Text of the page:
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HomeJavaScriptCreating A ColdFusion-Oriented HashCode With Unfastened Sorts (Half 2)

Creating A ColdFusion-Oriented HashCode With Unfastened Sorts (Half 2)


The opposite day, I checked out making a HashCode-inspired algorithm for ColdFusion such that you would inform if two completely different knowledge buildings had been the identical, making an allowance for ColdFusion’s unfastened sort system. Solely, as soon as I used to be completed, I noticed that it did not absolutely serve my functions. Finally, I want it for the companion app to my characteristic flags e book; and, in my companion app, the versioning of configuration knowledge must case delicate for keys. As such, I wanted to replace my FusionCode.cfc ColdFusion element to permit for 2 configuration choices:

  • caseSensitiveKeys – I decide if struct keys and column names are canonicalized utilizing ucase(). When enabled, key and KEY shall be thought-about completely different.

  • typeCoercion – I decide if strict resolution features ought to be used when inspecting a given worth. When disabled, false and "no" shall be thought-about completely different. As will 1 and "1".

As a way to make sort coercion configurable, I had to usher in some strict resolution features that have a look at the underlying Java sorts representing the given ColdFusion values. This is not an apparent factor to do as a result of—no less than in Adobe ColdFusion—there’s a combination of native Java courses and customized coldfusion.runtime.* courses. I acquired just a little assist from ChatGPT in developing with the checklist of fall-back data-types; so, I am not solely certain if it is correct.

It additionally appears that ColdFusion typically parses numeric values into java.math.BigDecimal situations. So, I added some checks for that too:

element {

	/**
	* I decide if the given worth is one in every of Java's particular quantity sorts.
	*/
	non-public boolean perform isComplexNumber( required any worth ) 


	/**
	* I decide if the given worth is strictly a Boolean.
	*/
	non-public boolean perform isStrictBoolean( required any worth ) 
			// Fall-back checks for legacy ColdFusion sorts.
			isInstanceOf( worth, "coldfusion.runtime.CFBoolean" )
		);

	


	/**
	* I decide if the given worth is strictly a Date.
	*/
	non-public boolean perform isStrictDate( required any worth ) 
			// Fall-back checks for legacy ColdFusion sorts.
			isInstanceOf( worth, "coldfusion.runtime.OleDateTime" )
		);

	


	/**
	* I decide if the given worth is strictly a numeric sort.
	*/
	non-public boolean perform isStrictNumeric( required any worth ) 
			isInstanceOf( worth, "coldfusion.runtime.CFShort" )
		);

	

}

I additionally added default settings to the ColdFusion element instantiation that would subsequently be overridden on a per-call foundation. The default settings create for a stricter canonicalization (enabling key case-sensitivity and disabling sort coercion).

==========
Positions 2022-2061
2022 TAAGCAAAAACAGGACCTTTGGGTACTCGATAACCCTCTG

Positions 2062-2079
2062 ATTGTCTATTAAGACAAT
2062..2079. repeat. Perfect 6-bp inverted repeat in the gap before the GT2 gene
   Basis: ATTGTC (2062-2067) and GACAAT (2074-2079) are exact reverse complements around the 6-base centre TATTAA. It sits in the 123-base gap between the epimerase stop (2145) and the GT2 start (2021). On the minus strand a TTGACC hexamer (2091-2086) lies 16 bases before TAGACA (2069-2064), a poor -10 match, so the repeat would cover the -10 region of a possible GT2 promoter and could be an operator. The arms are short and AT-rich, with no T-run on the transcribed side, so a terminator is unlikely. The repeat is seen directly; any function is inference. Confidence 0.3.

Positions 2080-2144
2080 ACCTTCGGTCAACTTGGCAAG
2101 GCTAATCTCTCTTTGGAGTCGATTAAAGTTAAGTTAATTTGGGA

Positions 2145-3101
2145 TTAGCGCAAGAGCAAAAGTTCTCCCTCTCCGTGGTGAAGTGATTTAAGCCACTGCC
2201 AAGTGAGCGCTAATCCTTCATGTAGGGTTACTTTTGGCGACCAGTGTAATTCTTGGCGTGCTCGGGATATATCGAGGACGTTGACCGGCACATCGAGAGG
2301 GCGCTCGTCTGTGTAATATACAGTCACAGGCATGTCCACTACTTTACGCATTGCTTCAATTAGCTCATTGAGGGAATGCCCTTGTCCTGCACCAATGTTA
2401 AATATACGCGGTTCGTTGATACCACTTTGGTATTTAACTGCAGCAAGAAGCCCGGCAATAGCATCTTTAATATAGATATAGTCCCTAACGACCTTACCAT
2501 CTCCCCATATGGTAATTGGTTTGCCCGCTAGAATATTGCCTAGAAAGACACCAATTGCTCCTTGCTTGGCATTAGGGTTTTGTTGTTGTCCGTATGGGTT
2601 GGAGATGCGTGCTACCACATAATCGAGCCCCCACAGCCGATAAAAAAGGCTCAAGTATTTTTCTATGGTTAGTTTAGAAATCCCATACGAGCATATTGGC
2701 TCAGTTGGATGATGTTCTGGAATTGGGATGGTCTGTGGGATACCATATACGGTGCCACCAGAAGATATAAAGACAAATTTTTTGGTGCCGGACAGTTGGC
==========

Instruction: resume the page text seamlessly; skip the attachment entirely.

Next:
Within the following snippet, discover that .deepEquals() and .getFusionCode() each settle for an choices argument that defaults to the constructor-provided values.

element {

	/**
	* I initialize the element with the given default settings.
	*/
	public void perform init(
		boolean caseSensitiveKeys = true,
		boolean typeCoercion = false
		) {

		variables.defaultOptions = {
			// I decide if struct keys ought to be normalized throughout hashing. That means,
			// ought to the important thing `"identify"` and the important thing `"NAME"` be canonicalized as the identical
			// key? Or, ought to they be thought-about two completely different keys?
			caseSensitiveKeys: caseSensitiveKeys,
			// I decide if type-coercion ought to be allowed throughout hashing. That means,
			// ought to the boolean `true` and the string `"true"` be canonicalized because the
			// identical enter? Or, ought to all values be saved of their offered sorts? This
			// setting DOES NOT apply to low-level Java knowledge sorts that fall beneath the
			// identical ColdFusion umbrella. That means, a Java "int" and a Java "lengthy" are each
			// nonetheless native "numeric" values in ColdFusion. As such, they are going to be
			// canonicalized as the identical worth throughout hashing.
			typeCoercion: typeCoercion
		};

		variables.Double = createObject( "java", "java.lang.Double" );

	}

	// ---
	// PUBLIC METHODS.
	// ---

	/**
	* I decide if the 2 values are equal based mostly on their generated FusionCodes.
	*/
	public boolean perform deepEquals(
		any valueA,
		any valueB,
		struct choices = defaultOptions
		) {

		var codeA = getFusionCode( arguments?.valueA, choices );
		var codeB = getFusionCode( arguments?.valueB, choices );

		return ( codeA == codeB );

	}


	/**
	* I calculate the FusionCode for the given worth.
	*
	* The FusionCode algorithm creates a CRC-32 checksum after which traverses the given knowledge
	* construction and provides every visited worth to the checksum calculation. Since ColdFusion
	* is a loosely typed / dynamically typed language, the FusionCode algorithm has to
	* make some judgement calls. For instance, because the Java int `3` and the Java lengthy `3`
	* are each native "numeric" sorts in ColdFusion, they are going to each be canonicalized as
	* the the identical worth. Nonetheless, in terms of completely different native ColdFusion sorts,